"You can't just erase time Emily," your mother tells her through clenched teeth. "You can't just close your eyes and pretend that you didn't push me to him, that you didn't give up on us. It doesn't go away that easily." She pokes Emily in the shoulder. "You. Gave. Up."

Noah slips up next to you.

"I want a second chance."

"Maybe you don't get one," your mom spits out.

"Would you two just kiss already? I've been waiting for-freaking-ever for you two to get over yourselves." Amy suddenly appears in the doorway with her hands on her hips and a serious expression on her face. "I'm not kidding. I've had to listen to Emily whine about you for 17 years, and JJ, I've had to listen to you bitch about her for the last four years, and let me tell you, if gets old real fast."

Emily looks at your mom and shrugs, stepping forward one foot at a time, until she's inches away.

This should creep you out. This should make you roll your eyes or grimace or even cover your eyes and run from the room. But you're not eight anymore.

And then your entire life regains the balance it's been missing because Emily leans in real slow and kisses your mom right there in the kitchen in front of everyone.

It's done.

Everything is the way it should be.

You and Noah troop outside and thank all the guests who are leaving. Under the tent, in the far back corner, he opens two beers and you clink bottles before taking a long sip.

"Did you know, when I first met you, I only wanted to be friends with you because you liked Spiderman?"

Noah scoffs and grins. "I only wanted to be your friend because I didn't want anyone to think I copied your backpack." He smiles wider at your bewildered look. "I figured if we were best friends, people would think we planned it like that."

"I didn't think that."

He shrugs. "You weren't ever the brightest kid on the block."

You ignore it. "We've been through a lot," you say instead. "Fights and tree houses and now you're married."

"Now we're almost brothers," Noah adds.

"Soon you'll be father.

"And you'll be an uncle."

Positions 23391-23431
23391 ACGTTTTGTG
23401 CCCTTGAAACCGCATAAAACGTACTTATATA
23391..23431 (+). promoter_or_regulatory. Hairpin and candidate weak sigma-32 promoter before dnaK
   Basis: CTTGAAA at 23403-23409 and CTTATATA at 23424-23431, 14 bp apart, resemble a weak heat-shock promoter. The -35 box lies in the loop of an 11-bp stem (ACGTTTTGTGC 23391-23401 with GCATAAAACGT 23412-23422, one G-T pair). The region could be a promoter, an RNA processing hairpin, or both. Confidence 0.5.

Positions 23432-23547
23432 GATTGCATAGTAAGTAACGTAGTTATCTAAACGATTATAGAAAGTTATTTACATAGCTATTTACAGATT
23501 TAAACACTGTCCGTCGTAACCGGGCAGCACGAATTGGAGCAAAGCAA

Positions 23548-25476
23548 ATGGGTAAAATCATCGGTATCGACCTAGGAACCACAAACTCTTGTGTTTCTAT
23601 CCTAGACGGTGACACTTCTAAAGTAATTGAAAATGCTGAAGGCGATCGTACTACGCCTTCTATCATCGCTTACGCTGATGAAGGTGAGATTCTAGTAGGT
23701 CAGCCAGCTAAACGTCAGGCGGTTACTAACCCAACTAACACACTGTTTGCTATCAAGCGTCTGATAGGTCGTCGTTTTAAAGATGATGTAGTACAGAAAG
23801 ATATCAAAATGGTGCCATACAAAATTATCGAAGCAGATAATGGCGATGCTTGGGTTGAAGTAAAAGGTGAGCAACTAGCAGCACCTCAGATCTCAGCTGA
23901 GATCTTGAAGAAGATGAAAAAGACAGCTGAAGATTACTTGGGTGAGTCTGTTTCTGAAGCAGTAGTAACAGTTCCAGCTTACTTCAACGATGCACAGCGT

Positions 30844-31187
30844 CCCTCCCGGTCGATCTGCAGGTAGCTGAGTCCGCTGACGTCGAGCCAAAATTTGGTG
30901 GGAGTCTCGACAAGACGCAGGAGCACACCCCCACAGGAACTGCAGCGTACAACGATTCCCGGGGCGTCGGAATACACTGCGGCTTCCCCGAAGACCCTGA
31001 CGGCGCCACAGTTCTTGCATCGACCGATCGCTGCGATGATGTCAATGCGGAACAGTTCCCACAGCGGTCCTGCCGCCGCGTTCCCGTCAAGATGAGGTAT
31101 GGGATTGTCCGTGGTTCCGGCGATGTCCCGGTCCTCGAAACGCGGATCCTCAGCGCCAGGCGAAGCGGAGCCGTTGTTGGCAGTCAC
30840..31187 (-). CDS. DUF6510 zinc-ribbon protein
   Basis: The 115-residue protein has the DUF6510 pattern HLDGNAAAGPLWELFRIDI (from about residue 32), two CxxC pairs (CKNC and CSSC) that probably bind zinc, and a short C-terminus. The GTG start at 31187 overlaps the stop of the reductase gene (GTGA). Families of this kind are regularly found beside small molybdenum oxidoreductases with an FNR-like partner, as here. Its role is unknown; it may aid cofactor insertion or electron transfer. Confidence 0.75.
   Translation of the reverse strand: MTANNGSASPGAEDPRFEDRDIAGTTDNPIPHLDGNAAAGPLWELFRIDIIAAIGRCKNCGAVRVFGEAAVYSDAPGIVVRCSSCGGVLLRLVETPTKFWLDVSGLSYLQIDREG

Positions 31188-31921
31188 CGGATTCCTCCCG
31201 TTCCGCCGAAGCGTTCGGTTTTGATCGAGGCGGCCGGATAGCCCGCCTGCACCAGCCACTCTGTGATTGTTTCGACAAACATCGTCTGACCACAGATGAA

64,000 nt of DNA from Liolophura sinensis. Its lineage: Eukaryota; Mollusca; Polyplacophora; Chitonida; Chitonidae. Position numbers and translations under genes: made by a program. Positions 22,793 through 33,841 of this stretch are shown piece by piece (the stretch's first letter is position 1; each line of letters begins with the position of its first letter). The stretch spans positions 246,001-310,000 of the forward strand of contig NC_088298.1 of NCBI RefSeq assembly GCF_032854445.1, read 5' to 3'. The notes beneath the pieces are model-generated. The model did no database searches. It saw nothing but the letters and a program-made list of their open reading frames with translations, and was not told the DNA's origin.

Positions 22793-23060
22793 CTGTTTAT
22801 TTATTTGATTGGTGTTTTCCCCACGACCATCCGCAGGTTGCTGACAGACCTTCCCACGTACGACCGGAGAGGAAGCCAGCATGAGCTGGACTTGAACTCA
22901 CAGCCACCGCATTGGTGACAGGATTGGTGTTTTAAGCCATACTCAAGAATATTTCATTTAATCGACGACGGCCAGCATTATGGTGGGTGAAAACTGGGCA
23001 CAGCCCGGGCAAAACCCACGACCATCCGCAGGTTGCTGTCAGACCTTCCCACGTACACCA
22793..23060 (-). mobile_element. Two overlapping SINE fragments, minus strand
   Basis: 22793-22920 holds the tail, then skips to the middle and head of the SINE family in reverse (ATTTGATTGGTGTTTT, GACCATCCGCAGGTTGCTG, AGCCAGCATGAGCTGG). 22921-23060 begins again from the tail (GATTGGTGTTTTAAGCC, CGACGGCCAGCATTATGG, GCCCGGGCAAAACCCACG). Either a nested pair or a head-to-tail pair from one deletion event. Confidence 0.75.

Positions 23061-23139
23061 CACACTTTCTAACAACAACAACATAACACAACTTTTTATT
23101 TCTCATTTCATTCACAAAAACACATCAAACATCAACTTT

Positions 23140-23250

"And maybe I'll have a kid." You give a harsh laugh and shake your head. "Who am I kidding? I'm only twenty one. The only thing I've ever done is graduate high school, and make it to my senior year of college, and maybe I'll graduate from there, but I don't have anything planned after that.

Noah is quiet and after he doesn't speak for a while, you look up. He's staring at you with one of the more serious expressions you've ever seen on him. "Henry, pay attention to me. Do you know what you've done?" He points back to the house. "You've made two people happy. You defied all the odds and the fact that you didn't know almost anything about the situation or that you even belonged in it, and you worked tirelessly to make two people happy. That counts for so much more than you're giving yourself credit for."

He points. "See that right there?" Emily has her arm looped around your mom's waist and for the first time in a long time, it looks like you're mom's smile is glowing. "You're the reason that sight exists. Don't forget that man." He claps you on the shoulder, stands and heads towards Jamie Casey, sweeping her in a circle and letting her laugh into his neck.

When you were five years old, you met Noah Casey for the first time and you thought he was going to be fun because he liked Spiderman and could swing. When you were sixteen, you got into a fight over a girl, that he ended up marrying.

And along the way, you watched your mom fall out of misery and into love.

If someone had asked you if you thought Noah Casey and his two moms were going to change your life forever, you would have said no.

Now, you can't imagine life any other way.

The End